I could imagine some new NAS for me, with sufficient RAM and CPU power in order to meet the requirements for a roon server. Combined with the iPad roon client. But, if this is rather senseless without additional SSDs… I wouldn’t go for it, at the moment. I have to limit the costs somehow .
Some sort of roonCloud would be a completely different thing, sure. I wouldn’t wait for it .
Many people want to reuse their NAS as a Roon server.
Looking in these pages, I don’t think this is a good idea, lots of problems. I think this is because while a NAS is a computer it is not designed as a good general purpose computer.
I prefer simplicity. Today, at Amazon a ROCK compatible cmputer with RAM and SSD is less than $400, and you can leave the music on the NAS.
Easier to set up and keep working.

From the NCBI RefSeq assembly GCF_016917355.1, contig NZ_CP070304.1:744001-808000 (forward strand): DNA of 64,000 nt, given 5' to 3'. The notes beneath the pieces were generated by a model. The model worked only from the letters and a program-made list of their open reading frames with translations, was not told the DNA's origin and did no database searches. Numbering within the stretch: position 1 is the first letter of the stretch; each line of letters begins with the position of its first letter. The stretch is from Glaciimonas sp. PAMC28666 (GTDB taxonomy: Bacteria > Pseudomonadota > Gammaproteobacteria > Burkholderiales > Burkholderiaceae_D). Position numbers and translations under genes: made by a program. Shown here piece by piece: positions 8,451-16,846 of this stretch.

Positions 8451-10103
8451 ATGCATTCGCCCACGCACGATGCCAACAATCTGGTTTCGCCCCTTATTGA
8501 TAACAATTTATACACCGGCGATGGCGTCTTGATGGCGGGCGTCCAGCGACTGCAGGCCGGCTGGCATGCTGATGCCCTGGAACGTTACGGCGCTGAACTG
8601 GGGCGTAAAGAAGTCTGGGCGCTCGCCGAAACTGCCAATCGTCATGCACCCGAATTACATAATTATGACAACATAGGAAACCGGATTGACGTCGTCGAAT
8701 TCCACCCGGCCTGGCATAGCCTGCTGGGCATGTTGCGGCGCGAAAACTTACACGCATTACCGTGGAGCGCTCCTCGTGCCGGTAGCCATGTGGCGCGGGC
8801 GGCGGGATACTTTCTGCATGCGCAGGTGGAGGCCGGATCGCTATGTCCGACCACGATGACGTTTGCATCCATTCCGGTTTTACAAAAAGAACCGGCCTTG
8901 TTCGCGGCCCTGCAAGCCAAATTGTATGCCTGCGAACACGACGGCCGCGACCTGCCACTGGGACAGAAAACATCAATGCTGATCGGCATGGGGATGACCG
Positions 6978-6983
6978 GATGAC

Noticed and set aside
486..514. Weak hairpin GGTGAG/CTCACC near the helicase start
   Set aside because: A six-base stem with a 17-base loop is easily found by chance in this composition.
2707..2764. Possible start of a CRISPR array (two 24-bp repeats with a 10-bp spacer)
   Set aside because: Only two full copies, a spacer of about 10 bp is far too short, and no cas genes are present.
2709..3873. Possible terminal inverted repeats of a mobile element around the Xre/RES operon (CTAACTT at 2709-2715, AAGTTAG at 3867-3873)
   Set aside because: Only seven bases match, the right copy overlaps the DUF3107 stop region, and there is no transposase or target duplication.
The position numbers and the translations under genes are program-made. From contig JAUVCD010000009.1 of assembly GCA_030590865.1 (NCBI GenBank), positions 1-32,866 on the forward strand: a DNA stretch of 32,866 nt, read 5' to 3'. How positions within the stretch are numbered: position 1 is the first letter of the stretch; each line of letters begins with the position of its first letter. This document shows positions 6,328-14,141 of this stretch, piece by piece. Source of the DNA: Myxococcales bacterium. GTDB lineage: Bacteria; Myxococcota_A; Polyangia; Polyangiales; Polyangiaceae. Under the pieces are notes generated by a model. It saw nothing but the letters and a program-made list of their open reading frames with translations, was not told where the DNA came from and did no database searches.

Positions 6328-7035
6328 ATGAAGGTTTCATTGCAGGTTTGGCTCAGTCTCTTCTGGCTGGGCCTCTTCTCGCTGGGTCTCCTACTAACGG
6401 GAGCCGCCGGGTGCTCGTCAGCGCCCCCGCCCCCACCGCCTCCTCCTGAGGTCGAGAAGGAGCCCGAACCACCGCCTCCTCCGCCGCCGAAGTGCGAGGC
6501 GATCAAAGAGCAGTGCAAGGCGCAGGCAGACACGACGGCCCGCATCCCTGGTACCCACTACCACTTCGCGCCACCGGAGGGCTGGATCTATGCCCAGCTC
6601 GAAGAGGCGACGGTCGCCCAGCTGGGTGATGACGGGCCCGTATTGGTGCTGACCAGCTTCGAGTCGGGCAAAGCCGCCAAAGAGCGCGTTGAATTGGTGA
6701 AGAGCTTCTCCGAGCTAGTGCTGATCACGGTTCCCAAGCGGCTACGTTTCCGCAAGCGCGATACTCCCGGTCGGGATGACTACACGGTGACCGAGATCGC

A single SSD is all you need for the NAS OS and the Roon database. Keep your media on HDDs in the other NAS bays to keep costs down. And as Anders points out, entry-level SSDs are cheap these days.
In RAM, we create hundreds of database indexes for the various types of metadata we hold, and cross references as well. One example of what this enables is that we can highlight artists in a bio/review that only exist in your own library.
For the content itself, it’s spread out and quite a bit larger than you’d expect. The typical compilation album has thousands of credits associated with it.
If you run on an SSD, you get a 10x-100x performance for jumping around the databases on disk (since we cant hold it all in RAM) – if you run on a spinning disk, it will work, but you will pay the penalty.
With a small number of albums, this will work fine… but as you grow your library by adding files or starring stuff in TIDAL, you will feel the pain.
Oh how I wish this was true Credits kill everything.
good! Glad you are happy with the experience. I have 12k albums and I was running in this exact configuration for a few weeks to debug some issues with performance… Everything was painfully slow.
I wouldn’t hold my breath for it, but its the most important thing on our roadmap, and probably a big part of our proper mobile solution.